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8For by grace you have been saved through faith. And this is not your own doing; it is the gift of God, ESV

διὰ πίστεως in Ephesians 2:8 is almost invariably translated 'through faith', but 'through' in English can have a broad range of meaning, and may or may not imply causation.

What range of meaning of the English word 'through' is allowed by the Greek? Does this range overlap with the English word 'via', which might mean 'staging post' or 'a point on the route', or is a stronger sense of causation or the foundational nature of faith in salvation required by the Greek in this verse alone.

  • 1
    ... well i guess it all depends on your perspectives vis-à-vis Ordo salutis ... – swasheck Jul 17 '13 at 16:36
  • @swasheck That's a tad cynical, me thinks. Hopefully the opposite is true; that your view is informed by the text. – Ruminator Oct 18 '17 at 3:52
  • @Ruminator Presumably, the 'ordo salutis' is something you arrive at after reading Scripture, is it not? – Sola Gratia Oct 18 '17 at 9:42
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τῇ γὰρ χάριτί ἐστε σεσῳσμένοι διὰ πίστεως

διὰ is a preposition which is, technically, ad "verbal adjective." Participles usually introduce participial phrases which can serve either adverbially or adjectivally ("Running for your life." vs. "Hair of white.") and, as such, can take on a wide variety of meanings. To further widen the range, they can also be employed lexically or idiomatically. διὰ typically denotes "through" which would be locative but it also can be used instrumentally ("by"). In the case system, both of these categories are typically most naturally associated with the dative case. However, instrumentality can also be established with adverbs and adverbial phrases.

As with most of these sorts of studies, we're going to want to look at context. πίστεως is the next word, but how is it related? It's feminine, singular, genitive which may seem a bit paradigm-breaking but πίστεως can also be the object of a preposition, which is likely the usage here. It's an adverbial prepositional phrase. But in what sense does this modify the main verb (σεσῳσμένοι, [perfect, passive, part., masc. nom. pl.], "you all have come be be saved")?

διὰ is helpful because it does restrict the range of uses and that it is an adverbial phrase is also helpful. "By" and "through" being our standard candidates, let's look at them. But before we do ...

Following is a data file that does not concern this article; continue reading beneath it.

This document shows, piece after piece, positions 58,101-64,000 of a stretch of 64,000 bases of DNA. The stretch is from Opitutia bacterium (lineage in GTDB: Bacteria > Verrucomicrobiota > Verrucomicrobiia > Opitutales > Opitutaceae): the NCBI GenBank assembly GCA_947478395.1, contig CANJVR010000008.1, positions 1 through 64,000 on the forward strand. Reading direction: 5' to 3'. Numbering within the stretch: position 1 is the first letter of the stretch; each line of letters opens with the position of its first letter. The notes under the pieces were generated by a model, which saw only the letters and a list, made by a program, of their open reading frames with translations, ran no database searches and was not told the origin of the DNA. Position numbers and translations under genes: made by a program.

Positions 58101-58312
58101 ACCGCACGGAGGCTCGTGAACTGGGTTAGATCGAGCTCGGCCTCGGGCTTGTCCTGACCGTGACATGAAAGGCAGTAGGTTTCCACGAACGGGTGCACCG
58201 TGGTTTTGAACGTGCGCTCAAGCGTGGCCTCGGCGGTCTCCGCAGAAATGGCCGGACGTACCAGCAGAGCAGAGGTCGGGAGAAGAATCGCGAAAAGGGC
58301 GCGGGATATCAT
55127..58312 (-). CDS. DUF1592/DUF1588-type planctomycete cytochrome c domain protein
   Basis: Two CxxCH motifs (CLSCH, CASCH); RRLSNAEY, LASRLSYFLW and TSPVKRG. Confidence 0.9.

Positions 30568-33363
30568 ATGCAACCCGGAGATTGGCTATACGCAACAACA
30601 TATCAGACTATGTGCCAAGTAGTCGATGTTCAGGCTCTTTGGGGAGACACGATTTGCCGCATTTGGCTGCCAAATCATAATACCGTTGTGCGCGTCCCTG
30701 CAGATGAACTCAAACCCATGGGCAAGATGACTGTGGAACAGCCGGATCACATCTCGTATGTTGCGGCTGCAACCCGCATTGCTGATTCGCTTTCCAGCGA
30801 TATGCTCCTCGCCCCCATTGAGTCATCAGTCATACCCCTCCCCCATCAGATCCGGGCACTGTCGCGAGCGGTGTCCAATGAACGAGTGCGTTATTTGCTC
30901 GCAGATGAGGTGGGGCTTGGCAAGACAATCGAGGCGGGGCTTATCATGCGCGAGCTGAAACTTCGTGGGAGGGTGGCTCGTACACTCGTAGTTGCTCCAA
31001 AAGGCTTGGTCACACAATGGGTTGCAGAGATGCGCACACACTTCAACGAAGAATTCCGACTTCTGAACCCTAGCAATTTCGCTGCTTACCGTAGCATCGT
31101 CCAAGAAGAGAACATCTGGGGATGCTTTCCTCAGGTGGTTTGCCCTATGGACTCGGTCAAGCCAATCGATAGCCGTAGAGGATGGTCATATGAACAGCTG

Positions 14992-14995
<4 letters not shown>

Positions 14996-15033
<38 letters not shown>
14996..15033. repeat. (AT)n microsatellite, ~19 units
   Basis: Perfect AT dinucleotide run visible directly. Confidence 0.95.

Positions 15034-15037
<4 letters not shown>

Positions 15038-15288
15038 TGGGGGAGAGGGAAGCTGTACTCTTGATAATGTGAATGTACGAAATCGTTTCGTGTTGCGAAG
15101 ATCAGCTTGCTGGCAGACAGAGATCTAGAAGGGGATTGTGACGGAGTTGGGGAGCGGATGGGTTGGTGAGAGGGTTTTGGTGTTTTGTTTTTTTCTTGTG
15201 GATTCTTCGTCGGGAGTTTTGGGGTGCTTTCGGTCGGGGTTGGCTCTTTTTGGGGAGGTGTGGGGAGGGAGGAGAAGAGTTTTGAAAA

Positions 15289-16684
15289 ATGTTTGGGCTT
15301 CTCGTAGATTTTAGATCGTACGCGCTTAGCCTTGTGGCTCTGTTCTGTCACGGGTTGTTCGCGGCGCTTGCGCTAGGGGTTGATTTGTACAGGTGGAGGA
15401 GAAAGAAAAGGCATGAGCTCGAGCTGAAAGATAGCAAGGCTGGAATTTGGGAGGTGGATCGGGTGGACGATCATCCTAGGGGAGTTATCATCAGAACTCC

... the whole clause begins with τῇ ... χάριτί which is the articular dative of "grace." In English we have to convert this to a prepositional phrase ("in/by/with/through/into/etc. grace") in order to draw out the dative. This, then, becomes where the theology (and my Ordo salutis comment) comes into play because we now have what appear to be two instrumentals that are modifying the main phrase. The main part of this this whole clause (and it is an English clause all wrapped into one Koine word) is:

σεσῳσμένοι - "You have come to be saved." 

This is modified by both

τῇ ... χάριτί - "in/by/with/through/into/etc. grace"

and

διὰ πίστεως

It may be helpful to diagram it so ...

τῇ ... χάριτί
            \
            σεσῳσμένοι 
                      \
                        διὰ 
                            \
                             -- πίστεως

As mentioned above, the translators now have a decision to make. Instrumentality candidates are means/agency, and manner. Given the simple action "The ball was hit.", means would define the action further by answering "how" ("The ball was hit by the batter.") while manner describes the action ("The ball was hit by the batter into the sky."). Agency is a personal use of means (which "the batter" could be considered personal so this example could be agency).

So how do these phrases relate to each other as they modify the main clause? Are they held in apposition (either both are manner or both are means)? Is one manner and the other means? Apposition can be ruled out because χάριτί and πίστεως are distinct concepts.

With all of this background in mind, we can look at the decision made by the translation committee. It appears as though they choose "by grace" as an instrumental of means, and "through faith" as instrumental of manner. I'd not spend too much time focusing on what διὰ actually means as far as verbal aspect (when in time) is concerned. Koine usually uses the verb tenses to highlight the aspect.